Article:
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Behold the Spirit: A Study in the Necessity of Mystical Religion Paperback – February 12, 1972
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Comments Upon Original Publication Of
Behold The Spirit
"I regard [the] book as one of the best -- in fact the only first-rate -- book in recent years in the field of religion. It gets to the fundamental problem, it honestly sees the weaknesses of contemporary Protestantism, and it attempts to diagnose and cure the evil in the only way a cure can be effected, namely by a doctrine with content at the basic metaphysical level.
"It also goes further than this, recognizing contributions from Oriental religion which simply are not present in contemporary Western religion. More than this it shows how the traditional Western doctrine of the Incarnation and the Atonement can be reconciled with and combined with the intuitive religion of the Orient, such as that of Zen Buddhism. These are exceedingly important and outstanding achievements."
"Behold the Spirit will, I think, prove to be one of the half-dozen most significant books on religion published in the twentieth century." Canon Iddings Bell
From the Inside Flap
This study of the necessity of mystical religion, also shows how traditional Western doctrine can be reconciled with the intuitive religion of the Orient.
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by Alan Watts
Can I discover what has my father found so influential about this book that he keeps coming back to it? What might I relate to as I read?
Behold the Spirit was an invigorating, thought provoking read about taking the incarnation of Jesus seriously. Taking the incarnation seriously means, as I paraphrase Watts, to see that union with God has already been established in creation - God has taken this first and permanent step in love. Humanity's goal or life purpose then is to become awakened to this already-present grace of God's presence and love.
The tenor of the book (and what I resonated with and believe my father might resonate with also) is that the institutional state of Christianity is more often focused on propagating or preserving itself than living into this reality - as in: the goal is to grow church membership and increase congregational activity, but little time and energy is spent on living into the present reality of God's unifying love which is already present, un-earned; it's a love that is longing for us to wake up to it so we can more and more fully live with God in the here and now.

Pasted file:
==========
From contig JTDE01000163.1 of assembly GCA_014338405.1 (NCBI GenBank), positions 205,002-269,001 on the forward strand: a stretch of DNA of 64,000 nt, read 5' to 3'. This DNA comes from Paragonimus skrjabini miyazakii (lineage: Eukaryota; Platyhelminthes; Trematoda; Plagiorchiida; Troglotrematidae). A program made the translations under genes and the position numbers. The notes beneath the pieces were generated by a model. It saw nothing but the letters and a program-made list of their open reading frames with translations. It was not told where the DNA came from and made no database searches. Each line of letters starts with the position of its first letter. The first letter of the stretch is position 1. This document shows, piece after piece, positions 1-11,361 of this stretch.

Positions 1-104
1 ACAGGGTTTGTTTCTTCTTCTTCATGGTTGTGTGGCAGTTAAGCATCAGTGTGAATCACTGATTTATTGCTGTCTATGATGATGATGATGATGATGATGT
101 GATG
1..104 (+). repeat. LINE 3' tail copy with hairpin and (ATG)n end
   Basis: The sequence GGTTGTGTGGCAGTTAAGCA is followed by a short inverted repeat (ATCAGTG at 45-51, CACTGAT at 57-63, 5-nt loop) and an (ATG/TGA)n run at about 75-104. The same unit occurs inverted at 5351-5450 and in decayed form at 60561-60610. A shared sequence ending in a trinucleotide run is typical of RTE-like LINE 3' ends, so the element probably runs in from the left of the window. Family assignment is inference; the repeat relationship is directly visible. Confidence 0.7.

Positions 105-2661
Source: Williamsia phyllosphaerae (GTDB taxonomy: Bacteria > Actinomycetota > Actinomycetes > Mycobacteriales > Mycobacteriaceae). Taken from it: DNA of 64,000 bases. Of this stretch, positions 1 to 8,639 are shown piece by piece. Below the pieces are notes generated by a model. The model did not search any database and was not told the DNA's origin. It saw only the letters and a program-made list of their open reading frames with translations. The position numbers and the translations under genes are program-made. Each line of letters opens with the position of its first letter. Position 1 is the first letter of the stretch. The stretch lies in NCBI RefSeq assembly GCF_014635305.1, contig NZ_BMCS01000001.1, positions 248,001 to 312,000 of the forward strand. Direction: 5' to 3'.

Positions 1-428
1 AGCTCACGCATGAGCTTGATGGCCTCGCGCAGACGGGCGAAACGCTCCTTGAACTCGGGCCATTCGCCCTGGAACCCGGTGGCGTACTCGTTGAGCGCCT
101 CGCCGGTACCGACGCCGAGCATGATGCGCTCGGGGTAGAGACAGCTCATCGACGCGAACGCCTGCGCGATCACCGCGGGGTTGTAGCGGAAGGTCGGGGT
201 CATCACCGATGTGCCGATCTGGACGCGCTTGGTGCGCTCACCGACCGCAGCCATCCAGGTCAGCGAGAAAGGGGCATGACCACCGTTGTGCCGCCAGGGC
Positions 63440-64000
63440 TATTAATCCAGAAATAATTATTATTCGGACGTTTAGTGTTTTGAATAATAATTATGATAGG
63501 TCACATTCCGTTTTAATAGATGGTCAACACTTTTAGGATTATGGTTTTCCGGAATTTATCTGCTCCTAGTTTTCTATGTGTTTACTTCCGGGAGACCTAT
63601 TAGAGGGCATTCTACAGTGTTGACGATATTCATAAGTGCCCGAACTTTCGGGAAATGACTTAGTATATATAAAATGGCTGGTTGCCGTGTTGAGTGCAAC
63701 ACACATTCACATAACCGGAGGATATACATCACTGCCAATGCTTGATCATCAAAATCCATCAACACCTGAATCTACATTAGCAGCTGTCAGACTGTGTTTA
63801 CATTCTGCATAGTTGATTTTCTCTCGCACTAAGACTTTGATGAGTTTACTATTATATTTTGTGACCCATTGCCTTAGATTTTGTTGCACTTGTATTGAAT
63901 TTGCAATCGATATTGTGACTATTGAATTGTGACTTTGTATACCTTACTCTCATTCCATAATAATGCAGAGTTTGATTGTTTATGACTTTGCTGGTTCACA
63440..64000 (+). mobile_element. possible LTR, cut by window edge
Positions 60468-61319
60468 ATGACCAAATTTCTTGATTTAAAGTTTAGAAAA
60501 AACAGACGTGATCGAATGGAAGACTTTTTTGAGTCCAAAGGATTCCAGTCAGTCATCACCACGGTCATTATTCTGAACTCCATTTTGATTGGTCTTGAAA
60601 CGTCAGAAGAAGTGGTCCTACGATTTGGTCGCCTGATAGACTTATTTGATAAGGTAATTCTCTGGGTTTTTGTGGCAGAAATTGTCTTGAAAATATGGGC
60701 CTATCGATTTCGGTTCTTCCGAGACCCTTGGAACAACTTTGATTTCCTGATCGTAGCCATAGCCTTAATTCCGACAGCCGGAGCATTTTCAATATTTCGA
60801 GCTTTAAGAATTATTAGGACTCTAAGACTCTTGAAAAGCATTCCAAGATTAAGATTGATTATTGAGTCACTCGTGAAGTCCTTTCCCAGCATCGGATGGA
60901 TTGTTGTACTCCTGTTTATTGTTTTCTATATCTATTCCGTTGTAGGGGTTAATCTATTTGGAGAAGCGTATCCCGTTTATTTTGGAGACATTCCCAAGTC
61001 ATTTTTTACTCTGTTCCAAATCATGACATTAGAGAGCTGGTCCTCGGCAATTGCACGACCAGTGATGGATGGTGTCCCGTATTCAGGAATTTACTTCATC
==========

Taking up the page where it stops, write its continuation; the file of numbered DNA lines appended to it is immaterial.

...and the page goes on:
Behold the Spirit weaves in an out of other mind-filling questions and ideas, as well as projections that Christians might look to Eastern culture and see there a capacity for living in the here and now in a way that the incarnation suggests.
Do I agree? Yes - I think what we see in Jesus as we read the Gospels is much of the time not very "Western" (however hard that is for us Westerners to hear). Many of Jesus' rhythms are something we'd find more akin to today's Eastern cultures (generally) - which means I think we in the West should approach Jesus in the Gospels first and from that, ask ourselves, "How can we step into this life of salvation and who or what can help us practice that way?"
My greatest "take away" from the book: The "mystical" life is not the crazy or esoteric fanaticism many imagine but rather an awakened ("whoever has eyes to see"), un-earned, received grace to live with and within God in the present moment - and to see that such a moment is the chief purpose of life; it is quite simply coming to see that the Kingdom of God is truly already present - God is here: Live.
Might want to add my thoughts to other reviewer opinions to get a better picture
Alan Watts died in 1973. He held degrees, including an M.A. in Theology and a D.D. He was an ordained Episcopal Priest and has been involved with some of the best Universities in the world, including a lectureship at Harvard. He also had extensive knowledge of Indian and Chinese Philosophy and Zen Buddhism.
This book was apparently written as his master's thesis in 1947. The preface to the book was revised in 1971. Many mainstream theology students have positive comments for the book, and somewhat negative comments for the preface. I read the preface a dozen times.
The book is organized in two parts. Part I covers The Epoch of the Spirit; The Gift of Union; and The Realization of Union; Part II includes The Being of God; The Heart of God; The Life of Action; and The Life of Completion.
Understanding that the book was written as a thesis helps a reader with the enjoyment of the book. Some material was included for academic reasons.
Many passages by Watts are so perceptive, so profound, and so relevant, that you may end up thinking about them for several days. It is one of the few books on my nightstand. I am very sorry I never had a chance to meet the author.
Although this book was written over 60 years ago, it is one of the most relevant books on mystical Christianity that can be obtained. I highly recommend to all interested in the subject. One problem is, that after you read it, the next book you read next will be a disappointment.
Most recent customer reviews
The author used a lot of references to ideas that I just couldn't quite put...Read more
A well thought out analysis of current and past Christianity (with his Eastern bias, of course) and then a suggestion for the future of...Read more